I will write novels someday. And I still enjoy reading good ones. Recently my wife pushed on me her newest obsession, Americanah by Chimamanda Ngozi Adichie:
The vivid narrative is a fictionalization of the author’s life and tells the story of a young Nigerian woman who immigrates to America and develops a career blogging about her discoveries among races and cultures. A wise excerpt from Page 273:
The movie rights have, of course, been acquired, with Lupita Nyong’o and Brad Pitt starring. I can’t wait to see it.
So real life inspires blogging, blogging inspires a novel — the highlights of which are the blog posts in it — which in turn inspires a movie. I wonder how they’ll depict blogging in the film. Maybe they’ll update it and make her a vlogger on YouTube instead? Part of my wife’s enthusiasm for the novel was because the character was also part of the online “natural hair community,” black and mixed race women who share YouTube tutorials about methods for giving up straightening their hair with destructive chemicals and switching to natural styles and products instead. From page 13:
My wife in her art has called them a counterculture:
My interdisciplinary work concentrates on the Ebony woman, Gen-X leaning Millennials, and our hair. Social media and video-based tutorials have influenced many Millennial women to embrace natural representations of their ethnic hair. These young women have become pioneers of the Millennial Natural Hair Movement, an expanding and informed counterculture responding to painful trends that date back to the early twentieth century.
Here’s an example of a video she made depicting the kinds of tips that circulate on YouTube amongst Natural Hair vloggers (she gave it an artsier spin):
I think this is an expression of the paradigm for today — that the various mediums of novels, film, and online media are blending back and forth together and the line between fiction and non-fiction blurs more too.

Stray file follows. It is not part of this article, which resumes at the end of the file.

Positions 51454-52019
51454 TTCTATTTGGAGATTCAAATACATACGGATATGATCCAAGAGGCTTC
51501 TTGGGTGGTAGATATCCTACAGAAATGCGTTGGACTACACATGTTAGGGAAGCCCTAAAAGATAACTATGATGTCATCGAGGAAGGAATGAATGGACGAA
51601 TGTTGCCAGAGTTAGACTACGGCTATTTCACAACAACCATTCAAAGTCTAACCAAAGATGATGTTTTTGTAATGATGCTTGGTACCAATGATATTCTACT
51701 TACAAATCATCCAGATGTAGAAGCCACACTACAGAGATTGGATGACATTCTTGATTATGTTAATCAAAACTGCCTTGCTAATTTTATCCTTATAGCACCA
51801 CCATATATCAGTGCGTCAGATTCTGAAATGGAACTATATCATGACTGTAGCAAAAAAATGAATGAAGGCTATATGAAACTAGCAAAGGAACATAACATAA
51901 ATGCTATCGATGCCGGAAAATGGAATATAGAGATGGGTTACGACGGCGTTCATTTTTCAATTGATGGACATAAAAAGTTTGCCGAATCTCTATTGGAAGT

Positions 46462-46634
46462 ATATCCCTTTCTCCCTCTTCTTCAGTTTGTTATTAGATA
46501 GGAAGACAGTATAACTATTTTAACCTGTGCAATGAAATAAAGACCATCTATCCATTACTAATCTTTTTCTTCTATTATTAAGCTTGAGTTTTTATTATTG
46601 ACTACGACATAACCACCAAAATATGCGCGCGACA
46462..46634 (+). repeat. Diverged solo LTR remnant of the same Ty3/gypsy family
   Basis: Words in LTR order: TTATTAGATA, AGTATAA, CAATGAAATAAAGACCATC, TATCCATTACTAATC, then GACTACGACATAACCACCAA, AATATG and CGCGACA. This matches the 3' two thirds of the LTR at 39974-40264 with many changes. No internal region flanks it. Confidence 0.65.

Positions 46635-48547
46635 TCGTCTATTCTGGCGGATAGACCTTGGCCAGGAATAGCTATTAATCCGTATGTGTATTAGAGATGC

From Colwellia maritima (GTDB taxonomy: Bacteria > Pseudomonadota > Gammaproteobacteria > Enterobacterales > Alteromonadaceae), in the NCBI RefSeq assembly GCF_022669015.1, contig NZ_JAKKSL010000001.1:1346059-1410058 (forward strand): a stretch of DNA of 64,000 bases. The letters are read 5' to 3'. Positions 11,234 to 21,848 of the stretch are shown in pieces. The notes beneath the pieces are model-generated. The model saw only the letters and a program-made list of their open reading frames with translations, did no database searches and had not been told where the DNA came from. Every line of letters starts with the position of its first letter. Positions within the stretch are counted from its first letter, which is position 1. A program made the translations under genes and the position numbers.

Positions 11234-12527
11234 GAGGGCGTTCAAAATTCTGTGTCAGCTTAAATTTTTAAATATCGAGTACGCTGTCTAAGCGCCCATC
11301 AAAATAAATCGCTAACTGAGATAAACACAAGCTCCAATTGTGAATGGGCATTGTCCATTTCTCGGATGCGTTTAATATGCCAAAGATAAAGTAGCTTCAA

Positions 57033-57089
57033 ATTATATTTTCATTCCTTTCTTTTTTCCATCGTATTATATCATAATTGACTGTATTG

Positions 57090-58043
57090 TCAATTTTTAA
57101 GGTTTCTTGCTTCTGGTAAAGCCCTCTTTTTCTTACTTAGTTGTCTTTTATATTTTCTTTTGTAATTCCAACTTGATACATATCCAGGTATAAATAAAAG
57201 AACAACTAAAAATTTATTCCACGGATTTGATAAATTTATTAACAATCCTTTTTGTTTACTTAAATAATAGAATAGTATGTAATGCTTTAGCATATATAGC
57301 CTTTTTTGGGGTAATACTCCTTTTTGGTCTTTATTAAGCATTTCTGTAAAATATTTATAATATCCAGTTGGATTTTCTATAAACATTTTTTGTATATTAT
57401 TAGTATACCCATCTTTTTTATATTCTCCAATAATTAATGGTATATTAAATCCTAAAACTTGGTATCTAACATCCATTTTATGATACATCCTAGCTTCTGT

Recently when April and I made our move to South LA this summer in our packing and unpacking I had the opportunity to go through the DVD collection I’d accumulated over the last 15 years and assess the titles that still had the most value to me. As we’ve discussed and you know I’ve written about, so many of the movies and filmmakers that I once loved as a nihilistic postmodern college leftist I now regard with varying levels of disdain, disgust, and embarrassment.
But these are ones that I continue to regard with affection, that I still return to, and that I think can offer inspiration for your growing team of counterculture crusaders looking to change the world with their art. Some of them I’m a little bit more critical of than I once was, but they all still have some usefulness in some capacity or another…
(Note: this is a version 1.0 of this list, future editions will incorporate newly discovered films and suggestions from readers…)
I was not surprised to read that more unemployed people are shopping rather than job hunting:
On the average day, an unemployed American is more likely to be shopping—for things other than groceries and gas—than to be looking for a new job, according to data from the Bureau of Labor Statistics.
Only 18.9 percent of Americans who were unemployed (in surveys conducted from 2009 through 2013) spent time in job search and interviewing activities on an average day, according to BLS. Yet 40.8 percent of the unemployed did some kind of shopping on the average day–either in a store, by telephone, or on the Internet. 22.5 percent of the unemployed, according to BLS, were shopping for items other than groceries, food and gas…..
An unemployed person—on the average day—was more likely to spend time on shopping, sports and recreation, socializing and leisure, than they were searching for and interviewing for a new job, according to BLS.
According to BLS, 96.7 percent of the unemployed spent time during the average day participating in “socializing, relaxing, and leisure” activities and spent, on average, 5.93 hours on those activities—or more than twice the number of hours they spent job searching.
image via shutterstock / Rawpixel
13. She has discovered a close kinship with George Costanza.
Sure, she may come off all serious in her videos, but Lana Del Rey has a seriously good sense of humor. According to Rolling Stone, Lana Del Rey ”has a George Costanza-like plan for the future.”